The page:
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Re: SRFI-10 syntax vs. #nA syntax

This page is part of the web mail archives of SRFI 58 from before July 7th, 2015. The new archives for SRFI 58 contain all messages, not just those from before July 7th, 2015.

On Sun, 2 Jan 2005, Aubrey Jaffer wrote:

> The current state of SRFI-58 is a compromise.  It is likely that none
> of us are completely happy with the choices (I prefer shorter
> prefixes), but SRFI-58 tries to balance the major concerns expressed
> by the participants.

This is hardly a compromise at all.  All that has been done is change a
minor point I mentioned in passing (which I am thankful for you having
fixed), namely the naming scheme of array element representations; now
the syntax is still as complicated -- perhaps even slightly more so --,
not possible to implement based on SRFI 10, and even incompatible with
Common Lisp & SLIB!

> The use of SRFI-10 syntax for Arrays was discussed.  The main
> arguments in favor of SRFI-10 were:
>   SRFI-10 is for Scheme extensions, and thus appropriate for SRFI-47
>   arrays if they are not incorporated into R6RS.
>       My efforts are directed toward making multidimensional arrays
>       part of R6RS.  Multidimensional arrays have been an integral
>       part of computing since before electronic computers.  A supposed
>       general-purpose computer language without multidimensional
>       arrays is an oxymoron.

This is an argument that has been repeatedly cited in the totally wrong
context.  This is an argument for having arrays at all.  What is in
question here is the _syntax_ for arrays.  SRFI 10 is for consistent &
simple extension of Scheme's syntax, which is fundamentally centred
around lists & symbols, but which has nothing to do with arrays at all.
I do not deny that arrays are a very important thing to have.  They
should not, however, completely unnecessarily complicate an otherwise
almost unmarred syntax that is one of the hallmarks of Scheme.  Arrays
are fundamental to computing, yes, but not fundamental to Scheme's

>   Literal arrays would not be used often enough to warrant a "#"
>   syntax.
>       Vector constants were thought useful enough that the "#(" syntax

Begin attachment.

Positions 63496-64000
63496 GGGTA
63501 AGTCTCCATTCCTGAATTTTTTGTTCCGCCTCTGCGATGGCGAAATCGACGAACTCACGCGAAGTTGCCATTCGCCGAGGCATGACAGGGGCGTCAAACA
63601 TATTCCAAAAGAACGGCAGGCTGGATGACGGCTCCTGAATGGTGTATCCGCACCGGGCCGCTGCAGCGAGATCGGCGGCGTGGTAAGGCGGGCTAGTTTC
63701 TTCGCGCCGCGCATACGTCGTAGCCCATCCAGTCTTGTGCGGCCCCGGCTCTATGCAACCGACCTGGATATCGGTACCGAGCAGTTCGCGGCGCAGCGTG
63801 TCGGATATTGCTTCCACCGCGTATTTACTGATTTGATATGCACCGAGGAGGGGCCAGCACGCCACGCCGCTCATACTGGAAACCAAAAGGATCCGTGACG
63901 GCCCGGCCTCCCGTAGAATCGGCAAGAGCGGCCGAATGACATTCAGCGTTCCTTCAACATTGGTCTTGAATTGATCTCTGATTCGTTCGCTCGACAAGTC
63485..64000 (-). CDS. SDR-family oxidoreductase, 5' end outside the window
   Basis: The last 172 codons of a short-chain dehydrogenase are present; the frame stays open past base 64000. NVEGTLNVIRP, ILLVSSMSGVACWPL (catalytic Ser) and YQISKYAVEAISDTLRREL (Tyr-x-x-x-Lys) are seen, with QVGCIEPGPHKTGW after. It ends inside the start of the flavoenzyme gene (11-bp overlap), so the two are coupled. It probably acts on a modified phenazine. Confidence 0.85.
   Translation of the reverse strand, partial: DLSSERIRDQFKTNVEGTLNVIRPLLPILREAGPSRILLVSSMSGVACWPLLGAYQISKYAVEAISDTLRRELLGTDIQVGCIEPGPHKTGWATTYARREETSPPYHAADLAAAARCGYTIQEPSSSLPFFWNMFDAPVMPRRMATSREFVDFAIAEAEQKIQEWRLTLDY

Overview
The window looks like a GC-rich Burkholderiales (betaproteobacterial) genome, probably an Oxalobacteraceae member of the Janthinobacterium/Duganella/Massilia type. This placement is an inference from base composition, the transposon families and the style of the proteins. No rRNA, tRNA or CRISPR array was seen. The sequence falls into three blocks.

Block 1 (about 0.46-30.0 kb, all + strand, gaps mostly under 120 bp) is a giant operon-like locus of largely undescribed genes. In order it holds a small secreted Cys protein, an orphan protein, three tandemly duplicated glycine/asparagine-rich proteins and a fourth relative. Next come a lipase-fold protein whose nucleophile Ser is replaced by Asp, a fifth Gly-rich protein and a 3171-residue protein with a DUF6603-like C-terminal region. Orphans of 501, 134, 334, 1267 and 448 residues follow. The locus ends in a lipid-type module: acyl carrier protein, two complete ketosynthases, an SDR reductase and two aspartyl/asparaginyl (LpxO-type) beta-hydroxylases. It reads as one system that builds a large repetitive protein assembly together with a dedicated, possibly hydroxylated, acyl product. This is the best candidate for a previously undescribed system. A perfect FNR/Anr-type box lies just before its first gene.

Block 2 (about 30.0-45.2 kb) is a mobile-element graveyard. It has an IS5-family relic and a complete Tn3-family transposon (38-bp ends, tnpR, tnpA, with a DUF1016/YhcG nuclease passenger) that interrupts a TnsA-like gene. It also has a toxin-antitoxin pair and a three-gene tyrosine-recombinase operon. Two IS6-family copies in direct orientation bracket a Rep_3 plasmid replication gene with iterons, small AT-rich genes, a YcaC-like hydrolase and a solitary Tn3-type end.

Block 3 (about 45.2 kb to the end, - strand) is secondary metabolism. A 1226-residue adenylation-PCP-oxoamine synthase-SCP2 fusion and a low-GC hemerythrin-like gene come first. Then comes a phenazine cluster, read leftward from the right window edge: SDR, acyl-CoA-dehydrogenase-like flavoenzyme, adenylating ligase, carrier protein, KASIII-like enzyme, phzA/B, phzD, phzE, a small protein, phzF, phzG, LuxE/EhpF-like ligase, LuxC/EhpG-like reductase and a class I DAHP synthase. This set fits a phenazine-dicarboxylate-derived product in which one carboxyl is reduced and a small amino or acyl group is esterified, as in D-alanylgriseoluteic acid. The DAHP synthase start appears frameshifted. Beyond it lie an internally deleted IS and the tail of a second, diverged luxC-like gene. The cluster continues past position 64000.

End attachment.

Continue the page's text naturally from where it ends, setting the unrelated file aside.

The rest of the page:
>       was appointed them.  Many of the extant literal vectors
>       (especially nested vectors) could be better expressed as arrays.
>       Some literal nested lists would also be better suited to arrays.
>       Bear@xxxxxxxxx gives some examples uses for literal arrays:
>       [snipped long list of applications for arrays]

I have responded to this already: these are all uses for arrays, but
they have very little to do with _hand-written_ literal arrays, and a
lot of them will involve large data sets that will completely dwarf the
size of the initial few characters of the literal array.  I have also
shown that literal arrays with my proposed syntax do not require many
more columns that bear finds so precious.

>   The proposed "#nA" syntax consumes too much of the precious "#"
>   name-space.
>       The claim is that SRFI-58 would consume ten characters (the ten
>       decimal digits), far more than the single "(" used for vectors.
>       But this accounting is disingenuous.  It is highly unlikely that
>       a one digit "#" code, say "#5" would be registered without
>       including the other digits.  If we consider "#" followed by
>       digits to be a numeric argument to the character following, then
>       only one letter, "A", worth of name-space has been allocated.
>       "#nnn" followed by the letters B-Z and punctuation are all
>       available.

This, too, complicates the syntax unnecessarily.  (For what it's worth,
by the way, I didn't think it was a good idea to introduce the literal
vector syntax back in R2RS.)  Read-time constructors that require
numeric arguments can accept them just as procedures & macros do: as
arguments in a list form, like #,(ARRAY <rank> ...).  There is no good
reason to complicate the syntax as you suggest.